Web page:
When I was younger, Tony Hawk’s Pro Skater was all the rage, but since it sort of dropped off in quality as the years went by, nothing really took it’s place. I’ve known about OlliOlli for awhile, but never really gotten into it on console, as it always felt a bit more of a mobile game, so when it was announced on Switch, I was pretty happy to be giving it a try.
OlliOlli – Switch Stance comes with both the original OlliOlli and the second OlliOlli games, each of which have been enhanced for the Switch, and they play extremely well. Or to use skater lingo, they’re “sick”. The levels are so much fun, and so varied to play through as well, making the game extremely fun to play through. You’ve also got a plethora of tricks to learn – and if you forget, you can always consult your handy tricktionary to remind yourself.
Where so many other skating games have failed, OlliOlli succeeds on having the feel of a skating game. Instead of trying to be overly radical and acting as if they’re from a bygone-era, it feels like you’re just skating around the park without the ridiculous clichés that surround it. The rest of the atmosphere of the game contributes to this overall feel too. The graphics are pretty, and exceptionally well made, without being too in your face, and the music is equally pleasant, all making a terrific game.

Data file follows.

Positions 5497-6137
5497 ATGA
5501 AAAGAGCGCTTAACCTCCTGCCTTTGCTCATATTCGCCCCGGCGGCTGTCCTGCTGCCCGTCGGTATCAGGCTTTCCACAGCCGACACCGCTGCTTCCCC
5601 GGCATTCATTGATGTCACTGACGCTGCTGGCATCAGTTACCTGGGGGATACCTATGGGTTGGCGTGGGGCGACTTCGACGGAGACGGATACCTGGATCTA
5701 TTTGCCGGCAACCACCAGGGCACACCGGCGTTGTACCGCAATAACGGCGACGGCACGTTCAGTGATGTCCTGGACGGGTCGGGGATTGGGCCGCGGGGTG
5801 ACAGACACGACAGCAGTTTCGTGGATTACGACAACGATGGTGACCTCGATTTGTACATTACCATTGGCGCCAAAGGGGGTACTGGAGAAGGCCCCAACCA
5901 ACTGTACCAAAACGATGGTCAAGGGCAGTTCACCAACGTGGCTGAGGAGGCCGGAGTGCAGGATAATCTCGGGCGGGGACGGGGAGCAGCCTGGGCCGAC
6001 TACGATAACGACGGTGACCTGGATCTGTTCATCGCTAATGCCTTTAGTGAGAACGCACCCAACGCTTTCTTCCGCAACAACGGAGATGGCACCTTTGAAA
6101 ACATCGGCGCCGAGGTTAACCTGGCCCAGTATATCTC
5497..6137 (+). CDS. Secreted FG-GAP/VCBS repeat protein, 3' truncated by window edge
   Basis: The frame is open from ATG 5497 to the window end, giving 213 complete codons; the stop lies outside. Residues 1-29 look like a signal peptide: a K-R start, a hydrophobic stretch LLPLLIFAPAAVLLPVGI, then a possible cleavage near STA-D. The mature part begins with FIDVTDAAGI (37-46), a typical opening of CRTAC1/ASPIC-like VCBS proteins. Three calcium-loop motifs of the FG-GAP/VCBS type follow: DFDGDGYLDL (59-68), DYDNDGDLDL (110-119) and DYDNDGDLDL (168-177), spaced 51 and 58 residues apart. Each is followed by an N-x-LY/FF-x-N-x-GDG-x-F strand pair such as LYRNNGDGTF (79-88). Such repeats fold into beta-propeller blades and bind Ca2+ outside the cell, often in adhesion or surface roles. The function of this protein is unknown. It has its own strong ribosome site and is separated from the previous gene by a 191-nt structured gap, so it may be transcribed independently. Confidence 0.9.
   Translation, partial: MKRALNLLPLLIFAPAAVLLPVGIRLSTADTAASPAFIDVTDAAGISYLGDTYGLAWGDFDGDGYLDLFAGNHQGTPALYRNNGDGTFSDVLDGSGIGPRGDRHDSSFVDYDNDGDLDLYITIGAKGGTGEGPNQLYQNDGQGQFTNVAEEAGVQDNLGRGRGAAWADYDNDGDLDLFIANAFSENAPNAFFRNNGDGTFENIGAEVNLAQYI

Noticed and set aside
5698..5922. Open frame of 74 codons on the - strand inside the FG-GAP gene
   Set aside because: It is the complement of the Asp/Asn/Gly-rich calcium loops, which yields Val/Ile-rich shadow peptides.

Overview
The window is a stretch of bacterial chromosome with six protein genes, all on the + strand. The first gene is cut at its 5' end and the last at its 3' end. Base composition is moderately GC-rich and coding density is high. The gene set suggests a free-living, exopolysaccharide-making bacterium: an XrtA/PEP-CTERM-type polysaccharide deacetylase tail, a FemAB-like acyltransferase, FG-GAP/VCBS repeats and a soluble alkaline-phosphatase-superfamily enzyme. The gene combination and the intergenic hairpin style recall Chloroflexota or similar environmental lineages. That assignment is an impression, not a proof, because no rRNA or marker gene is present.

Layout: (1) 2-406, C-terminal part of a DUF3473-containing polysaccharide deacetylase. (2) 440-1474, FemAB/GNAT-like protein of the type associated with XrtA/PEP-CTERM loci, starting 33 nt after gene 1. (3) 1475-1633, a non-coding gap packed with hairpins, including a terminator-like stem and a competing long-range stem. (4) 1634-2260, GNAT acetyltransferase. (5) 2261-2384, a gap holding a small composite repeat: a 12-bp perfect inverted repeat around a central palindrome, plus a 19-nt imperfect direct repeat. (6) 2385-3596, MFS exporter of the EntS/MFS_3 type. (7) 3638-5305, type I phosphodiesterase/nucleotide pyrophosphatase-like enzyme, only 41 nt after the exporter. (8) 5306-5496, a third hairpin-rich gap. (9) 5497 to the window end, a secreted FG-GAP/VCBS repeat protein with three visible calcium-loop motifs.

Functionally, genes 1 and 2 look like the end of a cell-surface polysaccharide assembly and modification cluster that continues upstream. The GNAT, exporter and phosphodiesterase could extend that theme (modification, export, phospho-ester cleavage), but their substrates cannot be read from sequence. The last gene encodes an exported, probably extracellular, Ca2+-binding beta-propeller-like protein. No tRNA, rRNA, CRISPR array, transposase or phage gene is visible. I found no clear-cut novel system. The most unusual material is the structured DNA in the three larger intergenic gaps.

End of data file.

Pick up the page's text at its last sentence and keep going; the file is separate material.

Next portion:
Where OlliOlli really comes into it’s own however is the level design. There’s only so much they can do with a flatland or downhill course, but the five different challenges you have to complete and the variety of different things that are on show in each level. You’ll have to grind across every wall, railing and dinosaur that you see, as well as perform some absolutely ridiculous tricks to solidify your status as top skater. With every time you pull off a perfect trick and nail a high score, you also feel a huge sense of achievement. It’s not easy getting a completely perfect run, but when you do it your first time, you’ll be in heaven.
The skills and jumps and everything is all well and good, but there was one thing that really irritated me, especially at the start of the game. OlliOlli isn’t exactly a complex game, but there is still a learning curve, and at the start, I was basically hammering away at the O button, to continue gathering speed and perform tricks satisfactorily. This is all well and good, but when you hit the end of the level, and your muscle memory is still saying O is the only button that does anything in the game, then you’re going to have the same experience as me – getting dumped back at the title screen. I don’t think the X button actually does anything in the game, so why they couldn’t make the replay button the same button as the ‘do everything’ button in the game baffles me, and led to me turning the game off more often than not.
The Final Word
OlliOlli is good, aside from the slight pain in the backside regarding the buttons. It fits the genre well and provides players with an experience that has been somewhat absence since the demise of the Tony Hawk games. It’s obviously never going to be as immersive as those games, but it does provide an extremely fun experience nonetheless.